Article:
NASHVILLE, Tenn. — A tornado, protests, a ten-month-long pandemic, a bombing on Christmas morning and a riot at the U.S. Capitol likely made most people feel some type of way — especially when it comes to their mental health.
“There’s been a ton of agitation, and nervousness and tension,” said licensed marriage and family therapist Stacy Jagger.
Jagger said over the last ten months, she saw people in her practice who are overwhelmed. They reported anxiety that ranged from basic irritability, accelerated heart rates, irrational fears to not sleeping at night.
“Some people are having a feeling of terror that they haven’t experienced before,” she said.
A lot of that stems from events since March in Middle Tennessee and an unknown fear of what is still to come.
“What it’s doing is it’s expanding our window of tolerance," she said. "So our nervous systems are being wrecked by all of the onslaughts of stress that’s coming at us.”
Adults are not the only ones dealing with new kinds of stress. Children can struggle with fear and terror, too.
“I’m seeing children that are presenting with Trichotillomania which is where they’re pulling out their eyebrows, eyelashes — sometimes they have a piece of hair missing and, many times, the parents don’t know about it. Some children are having self-harming behaviors," Jagger said.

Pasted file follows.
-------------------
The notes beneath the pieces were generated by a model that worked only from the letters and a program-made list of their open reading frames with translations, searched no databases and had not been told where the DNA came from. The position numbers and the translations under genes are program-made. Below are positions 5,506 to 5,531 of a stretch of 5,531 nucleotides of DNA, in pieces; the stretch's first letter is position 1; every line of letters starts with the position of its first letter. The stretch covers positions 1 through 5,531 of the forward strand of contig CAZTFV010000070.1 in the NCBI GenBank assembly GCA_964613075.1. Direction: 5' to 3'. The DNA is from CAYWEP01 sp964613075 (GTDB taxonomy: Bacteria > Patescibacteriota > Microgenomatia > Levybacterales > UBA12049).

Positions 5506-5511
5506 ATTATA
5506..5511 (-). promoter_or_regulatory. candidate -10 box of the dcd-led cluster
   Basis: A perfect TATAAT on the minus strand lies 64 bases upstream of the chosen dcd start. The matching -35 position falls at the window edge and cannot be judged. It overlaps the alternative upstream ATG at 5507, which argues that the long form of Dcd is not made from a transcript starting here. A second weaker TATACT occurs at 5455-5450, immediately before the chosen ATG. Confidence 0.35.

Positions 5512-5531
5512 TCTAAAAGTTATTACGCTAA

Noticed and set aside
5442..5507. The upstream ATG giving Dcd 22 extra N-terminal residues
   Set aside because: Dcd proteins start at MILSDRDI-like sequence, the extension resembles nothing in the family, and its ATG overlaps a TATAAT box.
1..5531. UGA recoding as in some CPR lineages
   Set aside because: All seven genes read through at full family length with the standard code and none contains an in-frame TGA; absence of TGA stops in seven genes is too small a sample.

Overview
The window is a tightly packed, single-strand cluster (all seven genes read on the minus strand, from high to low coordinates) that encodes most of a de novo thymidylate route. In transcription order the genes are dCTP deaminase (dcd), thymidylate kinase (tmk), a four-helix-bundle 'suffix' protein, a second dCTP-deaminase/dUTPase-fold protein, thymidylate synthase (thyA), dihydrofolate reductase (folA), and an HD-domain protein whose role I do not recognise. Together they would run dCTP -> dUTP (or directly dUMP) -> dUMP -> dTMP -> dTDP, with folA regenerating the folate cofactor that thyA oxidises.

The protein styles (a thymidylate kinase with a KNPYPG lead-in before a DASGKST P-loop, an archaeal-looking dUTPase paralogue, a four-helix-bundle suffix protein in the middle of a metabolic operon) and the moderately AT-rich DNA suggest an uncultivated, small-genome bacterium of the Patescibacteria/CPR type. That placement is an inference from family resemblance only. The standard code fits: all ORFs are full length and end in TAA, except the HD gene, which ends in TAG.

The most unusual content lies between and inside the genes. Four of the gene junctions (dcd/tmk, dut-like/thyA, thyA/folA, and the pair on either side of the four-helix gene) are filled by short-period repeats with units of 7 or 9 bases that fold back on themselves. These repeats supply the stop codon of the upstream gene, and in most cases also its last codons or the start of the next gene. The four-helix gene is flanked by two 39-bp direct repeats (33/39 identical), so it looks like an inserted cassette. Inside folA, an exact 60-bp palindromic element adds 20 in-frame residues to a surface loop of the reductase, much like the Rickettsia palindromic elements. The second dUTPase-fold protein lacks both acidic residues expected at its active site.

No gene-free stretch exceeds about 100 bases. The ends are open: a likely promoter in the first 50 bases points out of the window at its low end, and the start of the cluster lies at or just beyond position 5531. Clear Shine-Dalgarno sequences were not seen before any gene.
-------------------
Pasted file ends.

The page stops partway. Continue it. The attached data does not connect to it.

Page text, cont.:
She has also seen children who don’t want to live anymore. She said if parents notice similar behaviors in their kids, then they should take it seriously and reach out for help.
In other situations, she recommends the BREATHE method:
- B – Bare feet on bare soil and ground yourself in the earth.
- R – Relax your nervous system by reducing screen time as much as possible.
- E – Especially Yoga and meditation.
- A – Ask for help.
- T – Temperance. If you can reduce sugar, alcohol, and caffeine from your diet.
- H – Healthy diet.
- E – Easy does it. Learn to give yourself some grace.
“What I tell a lot of people is this is a great challenge in our lives right now. But if you compare it with great support — if you can have both, then you have kind of an interesting opportunity to grow even in the midst of this much challenge,” she said.
Jagger also encourages people to form a “framily” if they don’t have family close by, and to make sure they have support from friends.